At-will employmentIf you’re like most New Jersey workers, you are an at-will employee. If you did not sign an employment contract when you were hired, and you are not a member of an employee’s union, then you are an at-will employee. 

This means your employer can fire you for almost any reason and you can quit at any point without penalty. However, being an at-will employee does not mean a company can fire you for discriminatory reasons.

Exceptions to At-Will Employment Rules

While an at-will employer does not have to give a reason for terminating or demoting you or cutting your pay or hours, these actions generally happen for one of the following reasons:

  • Poor performance or negative attitude
  • Customer complaints
  • Company cost-cutting
  • Violation of company rules
  • Failing drug test
  • Seasonal staffing changes
  • Favoring a higher-performing employee
  • Poor attendance

In most cases, you will probably be aware of the reason you are being fired, demoted, or getting a pay cut even though your employer is not obligated to provide one. However, even at-will employers are subject to anti-discrimination laws. They cannot fire or demote you based on your:

  • Race
  • Sex
  • Gender identification
  • National origin
  • Pregnancy
  • Disability
  • Age
  • Military status
  • Religion

At-will employees are also protected from termination for refusing to violate the law or public policies, reporting illegal or unsafe activity by the employer, or filing for workers’ compensation benefits. If you have good reason to suspect that your employer discriminated against you in taking an adverse employment action, you should talk to a lawyer about a wrongful termination lawsuit.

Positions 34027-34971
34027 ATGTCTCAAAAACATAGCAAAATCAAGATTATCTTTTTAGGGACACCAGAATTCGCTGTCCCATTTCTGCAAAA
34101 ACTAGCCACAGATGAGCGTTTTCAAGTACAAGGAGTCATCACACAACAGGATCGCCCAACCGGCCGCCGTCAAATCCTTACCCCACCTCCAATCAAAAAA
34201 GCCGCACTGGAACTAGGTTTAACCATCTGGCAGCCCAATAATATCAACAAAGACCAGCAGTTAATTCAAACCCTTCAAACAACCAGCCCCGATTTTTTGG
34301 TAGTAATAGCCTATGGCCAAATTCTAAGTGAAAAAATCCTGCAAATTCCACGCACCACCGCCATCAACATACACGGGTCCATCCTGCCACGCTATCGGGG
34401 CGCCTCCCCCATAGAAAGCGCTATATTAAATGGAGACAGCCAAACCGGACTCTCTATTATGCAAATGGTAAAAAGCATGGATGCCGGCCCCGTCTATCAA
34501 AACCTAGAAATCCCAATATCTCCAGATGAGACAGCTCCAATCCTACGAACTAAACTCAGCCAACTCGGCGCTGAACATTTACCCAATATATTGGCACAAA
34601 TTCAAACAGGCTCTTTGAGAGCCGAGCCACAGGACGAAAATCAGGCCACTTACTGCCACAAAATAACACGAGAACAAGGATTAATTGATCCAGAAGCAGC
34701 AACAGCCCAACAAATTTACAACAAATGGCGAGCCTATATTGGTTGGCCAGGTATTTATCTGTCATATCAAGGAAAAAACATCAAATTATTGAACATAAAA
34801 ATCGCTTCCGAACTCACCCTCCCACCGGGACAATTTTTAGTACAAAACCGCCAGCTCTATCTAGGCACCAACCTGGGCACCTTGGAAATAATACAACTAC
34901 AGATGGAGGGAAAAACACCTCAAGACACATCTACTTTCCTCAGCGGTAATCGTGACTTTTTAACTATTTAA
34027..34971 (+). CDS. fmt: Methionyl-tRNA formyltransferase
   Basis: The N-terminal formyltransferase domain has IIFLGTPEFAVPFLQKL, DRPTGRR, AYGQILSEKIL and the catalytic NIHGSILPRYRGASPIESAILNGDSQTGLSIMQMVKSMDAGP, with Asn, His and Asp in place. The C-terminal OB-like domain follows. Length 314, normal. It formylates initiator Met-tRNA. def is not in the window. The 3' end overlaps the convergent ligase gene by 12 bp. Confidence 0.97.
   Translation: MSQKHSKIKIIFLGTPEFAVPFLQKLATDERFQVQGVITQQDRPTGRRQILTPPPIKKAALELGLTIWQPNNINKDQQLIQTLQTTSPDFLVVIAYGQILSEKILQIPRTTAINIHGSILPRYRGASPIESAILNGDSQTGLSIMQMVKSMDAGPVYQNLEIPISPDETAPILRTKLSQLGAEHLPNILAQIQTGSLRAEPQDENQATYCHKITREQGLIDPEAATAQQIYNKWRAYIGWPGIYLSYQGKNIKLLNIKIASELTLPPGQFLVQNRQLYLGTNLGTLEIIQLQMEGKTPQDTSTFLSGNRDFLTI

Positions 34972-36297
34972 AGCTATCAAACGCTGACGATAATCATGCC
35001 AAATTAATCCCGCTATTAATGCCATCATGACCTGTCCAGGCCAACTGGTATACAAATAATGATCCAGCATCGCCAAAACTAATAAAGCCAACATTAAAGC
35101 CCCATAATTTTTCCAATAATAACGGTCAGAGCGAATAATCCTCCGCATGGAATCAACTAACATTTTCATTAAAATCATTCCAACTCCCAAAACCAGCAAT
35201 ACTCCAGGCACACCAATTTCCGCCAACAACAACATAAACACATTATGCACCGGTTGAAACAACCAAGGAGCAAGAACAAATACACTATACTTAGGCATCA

Express and Implied Contracts Provide Some Protections

If you have a written employment contract with your company, you can only be legally fired if you violate the terms of the contract. If you believe you were terminated unjustly, you can take legal action to get your job back or be compensated accordingly. Some companies unwittingly form what’s known as an implied contract with their employees. This might take the form of a verbal commitment, an employee handbook that provides conditions of employment, or company policies you are obligated to follow. An employment lawyer can help you determine if you had an implied contract with your employer when you were terminated.

Contact Our New Jersey Employment Law Firm With Your Questions

It’s never easy to be fired, even if you understand why it happened. But you don’t have to stand for being wrongfully terminated. If you think you have been treated unjustly by your employer—even if you are an at-will employee—contact our office for an evaluation of your situation.  

 
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